The Government of Japan is intending to introduce new ten-thousand-yen, five-thousand-yen, and one-thousand-yen bills within next few years. The designs of Japanese banknotes are changed on a regular basis to incorporate new anti-counterfeiting features.
The government’s latest decision to issue new notes comes just ahead of the start of the new Imperial era, Reiwa. It will begin on May 1 when Crown Prince Naruhito ascends to the throne.
The design changes will be the first since 2004. The new banknotes are expected to enter into circulation a few years later.
The current ten-thousand-yen, five-thousand-yen and one-thousand-yen bills bear the portraits of Yukichi Fukuzawa, Ichiyo Higuchi, and Hideyo Noguchi, respectively.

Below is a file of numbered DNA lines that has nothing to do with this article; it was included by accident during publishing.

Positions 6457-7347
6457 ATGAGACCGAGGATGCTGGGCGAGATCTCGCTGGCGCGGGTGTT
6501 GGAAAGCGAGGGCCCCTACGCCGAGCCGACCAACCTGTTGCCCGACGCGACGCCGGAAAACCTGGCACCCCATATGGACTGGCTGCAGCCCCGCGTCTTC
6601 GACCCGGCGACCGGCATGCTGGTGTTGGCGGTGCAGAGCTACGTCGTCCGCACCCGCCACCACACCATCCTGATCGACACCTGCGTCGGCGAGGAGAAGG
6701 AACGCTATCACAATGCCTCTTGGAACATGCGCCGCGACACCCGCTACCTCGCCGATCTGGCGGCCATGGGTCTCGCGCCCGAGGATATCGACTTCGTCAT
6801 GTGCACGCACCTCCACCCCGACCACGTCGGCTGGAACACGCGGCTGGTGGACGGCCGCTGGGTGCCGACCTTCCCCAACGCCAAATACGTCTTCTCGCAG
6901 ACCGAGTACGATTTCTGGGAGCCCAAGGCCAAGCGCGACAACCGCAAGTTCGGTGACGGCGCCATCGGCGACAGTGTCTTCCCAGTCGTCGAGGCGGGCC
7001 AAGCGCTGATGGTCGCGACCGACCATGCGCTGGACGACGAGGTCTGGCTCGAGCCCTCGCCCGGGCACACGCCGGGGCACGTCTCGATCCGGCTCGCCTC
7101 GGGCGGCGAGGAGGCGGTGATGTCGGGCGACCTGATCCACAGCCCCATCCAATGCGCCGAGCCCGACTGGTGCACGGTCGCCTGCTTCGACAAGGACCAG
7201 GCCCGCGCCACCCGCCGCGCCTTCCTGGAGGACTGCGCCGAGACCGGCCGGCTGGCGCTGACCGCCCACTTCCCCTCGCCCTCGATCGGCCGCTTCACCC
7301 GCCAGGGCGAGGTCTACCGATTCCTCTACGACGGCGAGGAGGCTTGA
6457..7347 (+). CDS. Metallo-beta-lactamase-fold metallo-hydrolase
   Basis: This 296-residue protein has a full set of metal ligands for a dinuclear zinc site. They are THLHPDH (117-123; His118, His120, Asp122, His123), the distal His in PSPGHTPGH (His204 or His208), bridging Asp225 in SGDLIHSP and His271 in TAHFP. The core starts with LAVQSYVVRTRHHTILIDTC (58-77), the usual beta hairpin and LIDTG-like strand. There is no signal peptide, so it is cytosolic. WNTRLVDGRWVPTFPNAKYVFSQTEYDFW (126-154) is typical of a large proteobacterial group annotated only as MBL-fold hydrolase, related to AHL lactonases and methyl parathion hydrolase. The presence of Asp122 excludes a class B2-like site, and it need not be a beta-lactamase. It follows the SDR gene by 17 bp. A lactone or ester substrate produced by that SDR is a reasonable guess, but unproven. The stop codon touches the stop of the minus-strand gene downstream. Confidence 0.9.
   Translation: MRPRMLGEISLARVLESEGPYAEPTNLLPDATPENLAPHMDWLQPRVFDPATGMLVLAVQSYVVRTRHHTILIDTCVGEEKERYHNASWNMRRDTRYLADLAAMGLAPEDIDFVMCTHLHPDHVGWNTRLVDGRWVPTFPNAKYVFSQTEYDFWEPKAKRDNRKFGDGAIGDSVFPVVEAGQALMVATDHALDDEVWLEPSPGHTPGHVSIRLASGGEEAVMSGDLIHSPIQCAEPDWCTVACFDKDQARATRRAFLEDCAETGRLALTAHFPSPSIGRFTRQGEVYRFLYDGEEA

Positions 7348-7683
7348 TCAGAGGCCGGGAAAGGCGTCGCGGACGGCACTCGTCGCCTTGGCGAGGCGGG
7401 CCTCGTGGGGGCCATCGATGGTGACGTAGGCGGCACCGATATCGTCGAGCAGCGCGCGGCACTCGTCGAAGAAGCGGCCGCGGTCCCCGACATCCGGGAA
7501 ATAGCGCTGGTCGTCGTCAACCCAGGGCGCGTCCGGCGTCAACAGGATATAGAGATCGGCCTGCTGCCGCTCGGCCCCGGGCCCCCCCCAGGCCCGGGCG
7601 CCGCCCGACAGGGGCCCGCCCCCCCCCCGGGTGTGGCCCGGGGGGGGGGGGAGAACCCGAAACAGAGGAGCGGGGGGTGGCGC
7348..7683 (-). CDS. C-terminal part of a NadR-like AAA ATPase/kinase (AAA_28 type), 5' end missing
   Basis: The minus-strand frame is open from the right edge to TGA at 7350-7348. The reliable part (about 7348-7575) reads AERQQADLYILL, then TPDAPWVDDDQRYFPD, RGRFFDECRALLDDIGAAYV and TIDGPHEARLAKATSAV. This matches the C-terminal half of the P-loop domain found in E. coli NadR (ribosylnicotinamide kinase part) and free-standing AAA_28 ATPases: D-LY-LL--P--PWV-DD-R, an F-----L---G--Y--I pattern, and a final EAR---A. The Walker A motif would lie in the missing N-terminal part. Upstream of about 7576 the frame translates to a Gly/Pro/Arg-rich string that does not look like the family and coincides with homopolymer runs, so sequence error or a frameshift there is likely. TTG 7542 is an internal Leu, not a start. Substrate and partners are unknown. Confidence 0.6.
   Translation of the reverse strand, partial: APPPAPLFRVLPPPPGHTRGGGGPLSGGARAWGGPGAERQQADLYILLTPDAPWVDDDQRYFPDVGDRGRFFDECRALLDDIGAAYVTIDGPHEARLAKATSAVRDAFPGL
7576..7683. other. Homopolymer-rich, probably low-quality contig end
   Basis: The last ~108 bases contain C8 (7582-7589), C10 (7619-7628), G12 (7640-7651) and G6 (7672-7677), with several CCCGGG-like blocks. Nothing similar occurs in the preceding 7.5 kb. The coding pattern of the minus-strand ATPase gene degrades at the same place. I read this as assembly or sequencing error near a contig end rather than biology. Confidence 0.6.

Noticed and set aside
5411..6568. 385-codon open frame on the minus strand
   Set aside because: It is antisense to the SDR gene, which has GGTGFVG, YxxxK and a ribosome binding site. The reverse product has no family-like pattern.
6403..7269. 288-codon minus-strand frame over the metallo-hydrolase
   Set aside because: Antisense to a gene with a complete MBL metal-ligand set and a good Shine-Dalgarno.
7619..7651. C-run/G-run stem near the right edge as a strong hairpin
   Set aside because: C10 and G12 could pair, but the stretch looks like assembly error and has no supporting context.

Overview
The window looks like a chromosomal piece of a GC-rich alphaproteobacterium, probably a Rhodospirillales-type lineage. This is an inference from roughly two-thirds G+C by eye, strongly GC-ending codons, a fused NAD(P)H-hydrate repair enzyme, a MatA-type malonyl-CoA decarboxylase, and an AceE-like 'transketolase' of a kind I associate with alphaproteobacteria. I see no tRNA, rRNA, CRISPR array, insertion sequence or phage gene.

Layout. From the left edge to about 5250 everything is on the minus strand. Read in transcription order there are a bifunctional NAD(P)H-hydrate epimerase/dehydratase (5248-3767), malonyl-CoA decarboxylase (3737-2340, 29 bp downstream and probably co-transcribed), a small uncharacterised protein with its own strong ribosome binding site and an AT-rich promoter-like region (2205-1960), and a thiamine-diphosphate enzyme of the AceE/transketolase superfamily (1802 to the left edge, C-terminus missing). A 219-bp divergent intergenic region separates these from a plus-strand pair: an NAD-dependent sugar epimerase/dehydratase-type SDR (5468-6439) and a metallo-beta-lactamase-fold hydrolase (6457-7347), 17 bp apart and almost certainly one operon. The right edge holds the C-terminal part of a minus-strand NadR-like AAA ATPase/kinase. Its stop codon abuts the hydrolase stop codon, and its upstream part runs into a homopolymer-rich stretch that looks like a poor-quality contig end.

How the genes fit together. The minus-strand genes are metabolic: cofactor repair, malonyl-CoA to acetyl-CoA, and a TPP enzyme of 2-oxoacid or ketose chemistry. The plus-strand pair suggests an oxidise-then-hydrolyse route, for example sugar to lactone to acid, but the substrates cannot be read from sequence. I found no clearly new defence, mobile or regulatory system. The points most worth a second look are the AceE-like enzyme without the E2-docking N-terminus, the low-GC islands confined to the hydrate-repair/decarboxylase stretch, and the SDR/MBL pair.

The government is thinking about replacing them with Eiichi Shibusawa, a famed industrialist in modern Japan; Umeko Tsuda, an educator who was devoted to educating women in Japan; and Shibasaburo Kitasato, a bacteriologist.
Under the plan, the government will also replace the five-hundred-yen coin with a new one, but will keep the current two-thousand-yen bill in circulation as well.